A Stress Model of Psychological Contract Violation Among Ethnic Minority Employees Public

Objectives: Integrating the transactional theory of stress and coping and research on discrimination perception/attribution, we propose a stress model of psychological contract (PC) violation among ethnic minority employees. We argue that ethnic minority employees tend to appraise PC violation as a threat and attribute it to personal ethnic discrimination (as well as low organizational trustworthiness), which in turn leads ethnic minority employees to engage in fear-driven silence as a form of emotion-based withdrawal coping. Methods: We conducted two survey studies (Studies 1 and 2), an experimental study (Study 3), and a supplementary meta-analysis of the three studies. Results: We found support for our model. Ethnic minority employees’ perception of personal ethnic discrimination, rather than their perception of low organizational trustworthiness, translated PC violation to fear-driven silence. Our result patterns remained the same when we controlled for neuroticism and social desirability. Conclusions: By delineating ethnic minorities’ appraisal/attribution of and coping with PC violation, the current research advances the literatures on both PC and ethnic discrimination.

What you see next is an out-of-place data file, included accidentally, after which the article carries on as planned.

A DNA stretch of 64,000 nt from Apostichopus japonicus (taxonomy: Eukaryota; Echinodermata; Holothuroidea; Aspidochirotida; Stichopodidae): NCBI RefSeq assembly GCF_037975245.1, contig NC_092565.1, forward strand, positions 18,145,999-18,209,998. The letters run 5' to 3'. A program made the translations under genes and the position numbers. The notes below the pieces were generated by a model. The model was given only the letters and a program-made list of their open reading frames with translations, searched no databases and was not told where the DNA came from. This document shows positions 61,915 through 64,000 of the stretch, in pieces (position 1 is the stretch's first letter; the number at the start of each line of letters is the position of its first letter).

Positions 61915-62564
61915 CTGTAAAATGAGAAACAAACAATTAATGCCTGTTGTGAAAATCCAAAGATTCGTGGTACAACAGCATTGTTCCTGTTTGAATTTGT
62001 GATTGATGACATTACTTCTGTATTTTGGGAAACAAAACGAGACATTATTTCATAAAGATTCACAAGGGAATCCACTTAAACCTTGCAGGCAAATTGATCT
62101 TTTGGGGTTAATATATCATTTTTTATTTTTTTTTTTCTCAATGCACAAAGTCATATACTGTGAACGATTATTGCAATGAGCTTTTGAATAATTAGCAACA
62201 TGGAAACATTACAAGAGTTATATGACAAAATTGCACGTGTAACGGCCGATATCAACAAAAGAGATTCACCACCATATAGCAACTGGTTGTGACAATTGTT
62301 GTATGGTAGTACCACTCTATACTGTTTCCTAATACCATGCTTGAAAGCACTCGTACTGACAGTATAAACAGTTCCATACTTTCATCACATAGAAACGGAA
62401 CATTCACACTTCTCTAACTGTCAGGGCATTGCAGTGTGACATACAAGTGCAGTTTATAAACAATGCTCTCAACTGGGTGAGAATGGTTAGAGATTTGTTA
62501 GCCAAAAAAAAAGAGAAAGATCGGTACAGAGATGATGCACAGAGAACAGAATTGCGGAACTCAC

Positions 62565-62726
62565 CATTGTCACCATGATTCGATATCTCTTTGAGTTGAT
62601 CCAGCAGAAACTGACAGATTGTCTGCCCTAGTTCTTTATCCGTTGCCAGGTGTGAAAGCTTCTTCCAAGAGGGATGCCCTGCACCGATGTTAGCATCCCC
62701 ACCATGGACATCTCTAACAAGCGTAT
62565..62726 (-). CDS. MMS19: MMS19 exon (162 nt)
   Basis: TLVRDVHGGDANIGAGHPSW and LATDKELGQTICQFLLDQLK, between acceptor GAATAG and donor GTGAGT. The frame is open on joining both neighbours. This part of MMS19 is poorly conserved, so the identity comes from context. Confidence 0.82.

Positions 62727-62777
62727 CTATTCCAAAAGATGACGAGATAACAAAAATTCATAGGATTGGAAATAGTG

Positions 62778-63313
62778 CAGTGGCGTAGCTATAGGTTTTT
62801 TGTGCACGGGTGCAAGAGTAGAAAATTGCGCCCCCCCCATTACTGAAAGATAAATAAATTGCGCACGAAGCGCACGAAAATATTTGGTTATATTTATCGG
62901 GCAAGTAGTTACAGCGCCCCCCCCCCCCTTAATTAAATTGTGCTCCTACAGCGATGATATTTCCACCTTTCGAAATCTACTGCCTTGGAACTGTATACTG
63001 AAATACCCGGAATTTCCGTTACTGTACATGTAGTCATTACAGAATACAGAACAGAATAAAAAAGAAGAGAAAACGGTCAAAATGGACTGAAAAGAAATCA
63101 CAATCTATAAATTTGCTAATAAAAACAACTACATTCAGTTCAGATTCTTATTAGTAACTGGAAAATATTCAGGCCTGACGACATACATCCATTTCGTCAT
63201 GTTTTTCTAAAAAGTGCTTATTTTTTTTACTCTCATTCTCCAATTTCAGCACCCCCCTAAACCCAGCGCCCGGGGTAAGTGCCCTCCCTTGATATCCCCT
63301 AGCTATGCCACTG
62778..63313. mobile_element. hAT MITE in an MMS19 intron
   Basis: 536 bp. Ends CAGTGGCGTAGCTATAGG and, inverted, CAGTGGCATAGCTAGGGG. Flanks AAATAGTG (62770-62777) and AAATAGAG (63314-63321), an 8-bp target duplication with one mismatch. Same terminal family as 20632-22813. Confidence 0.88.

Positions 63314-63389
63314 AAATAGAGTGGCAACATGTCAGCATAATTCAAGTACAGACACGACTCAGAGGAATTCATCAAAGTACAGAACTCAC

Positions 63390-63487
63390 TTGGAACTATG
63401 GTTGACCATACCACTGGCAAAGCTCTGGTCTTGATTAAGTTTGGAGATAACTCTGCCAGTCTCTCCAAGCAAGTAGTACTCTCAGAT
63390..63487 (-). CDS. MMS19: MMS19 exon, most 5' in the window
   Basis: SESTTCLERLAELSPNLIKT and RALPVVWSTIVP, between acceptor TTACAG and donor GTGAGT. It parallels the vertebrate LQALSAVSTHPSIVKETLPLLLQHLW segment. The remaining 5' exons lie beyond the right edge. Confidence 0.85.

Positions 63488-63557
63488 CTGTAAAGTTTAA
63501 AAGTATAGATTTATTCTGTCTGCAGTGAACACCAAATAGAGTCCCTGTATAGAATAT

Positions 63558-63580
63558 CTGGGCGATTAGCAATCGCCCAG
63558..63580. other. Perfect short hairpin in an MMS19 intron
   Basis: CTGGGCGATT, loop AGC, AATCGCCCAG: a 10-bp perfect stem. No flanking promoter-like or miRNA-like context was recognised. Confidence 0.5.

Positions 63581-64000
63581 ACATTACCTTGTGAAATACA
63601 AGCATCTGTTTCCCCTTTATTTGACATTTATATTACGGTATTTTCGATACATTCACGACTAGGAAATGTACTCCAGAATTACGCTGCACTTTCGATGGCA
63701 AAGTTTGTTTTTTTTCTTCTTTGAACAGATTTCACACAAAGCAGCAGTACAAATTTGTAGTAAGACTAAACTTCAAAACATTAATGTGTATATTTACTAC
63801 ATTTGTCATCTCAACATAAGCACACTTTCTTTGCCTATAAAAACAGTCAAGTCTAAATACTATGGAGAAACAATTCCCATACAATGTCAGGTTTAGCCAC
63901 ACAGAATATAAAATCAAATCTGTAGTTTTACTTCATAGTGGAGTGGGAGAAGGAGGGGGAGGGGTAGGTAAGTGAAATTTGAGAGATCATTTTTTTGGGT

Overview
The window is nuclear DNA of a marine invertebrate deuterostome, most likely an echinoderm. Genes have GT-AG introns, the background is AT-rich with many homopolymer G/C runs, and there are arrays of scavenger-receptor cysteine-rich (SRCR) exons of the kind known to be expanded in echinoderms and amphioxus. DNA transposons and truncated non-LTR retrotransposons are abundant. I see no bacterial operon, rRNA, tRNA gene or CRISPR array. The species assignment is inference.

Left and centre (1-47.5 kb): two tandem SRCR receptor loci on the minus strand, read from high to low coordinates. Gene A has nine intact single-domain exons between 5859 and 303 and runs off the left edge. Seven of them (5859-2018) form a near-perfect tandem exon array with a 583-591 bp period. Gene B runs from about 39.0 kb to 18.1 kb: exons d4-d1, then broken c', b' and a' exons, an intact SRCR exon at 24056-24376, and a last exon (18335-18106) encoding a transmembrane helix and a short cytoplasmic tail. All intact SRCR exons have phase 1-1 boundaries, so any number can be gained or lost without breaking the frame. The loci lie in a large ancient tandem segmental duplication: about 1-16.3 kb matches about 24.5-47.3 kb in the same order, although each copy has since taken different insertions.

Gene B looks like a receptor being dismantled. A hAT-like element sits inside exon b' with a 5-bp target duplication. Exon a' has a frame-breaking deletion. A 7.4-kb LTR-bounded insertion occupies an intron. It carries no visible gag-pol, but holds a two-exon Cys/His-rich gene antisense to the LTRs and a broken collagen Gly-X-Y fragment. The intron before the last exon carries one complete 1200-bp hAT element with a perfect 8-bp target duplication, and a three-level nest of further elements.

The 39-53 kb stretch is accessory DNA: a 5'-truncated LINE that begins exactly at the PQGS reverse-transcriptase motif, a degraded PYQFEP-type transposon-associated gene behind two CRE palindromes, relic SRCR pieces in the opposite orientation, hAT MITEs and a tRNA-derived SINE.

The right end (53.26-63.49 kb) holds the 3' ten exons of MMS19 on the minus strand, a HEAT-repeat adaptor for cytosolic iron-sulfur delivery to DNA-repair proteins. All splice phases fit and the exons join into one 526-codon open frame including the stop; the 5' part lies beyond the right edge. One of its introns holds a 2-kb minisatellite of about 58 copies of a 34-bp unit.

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Metadata

Creator
Dejun Tony Kong
Phillip M. Jolly
Keyword
stress appraisal
coping
silence
psychological contract
ethnic discrimination
Rights
All rights reserved
Resource type
Article
Contributors
Phillip Jolly
Publisher
American Psychological Association
Published Date
2018
Language
English
Identifier
dx.doi.org/10.1037/cdp0000235
Size
851 KB
Total items
1

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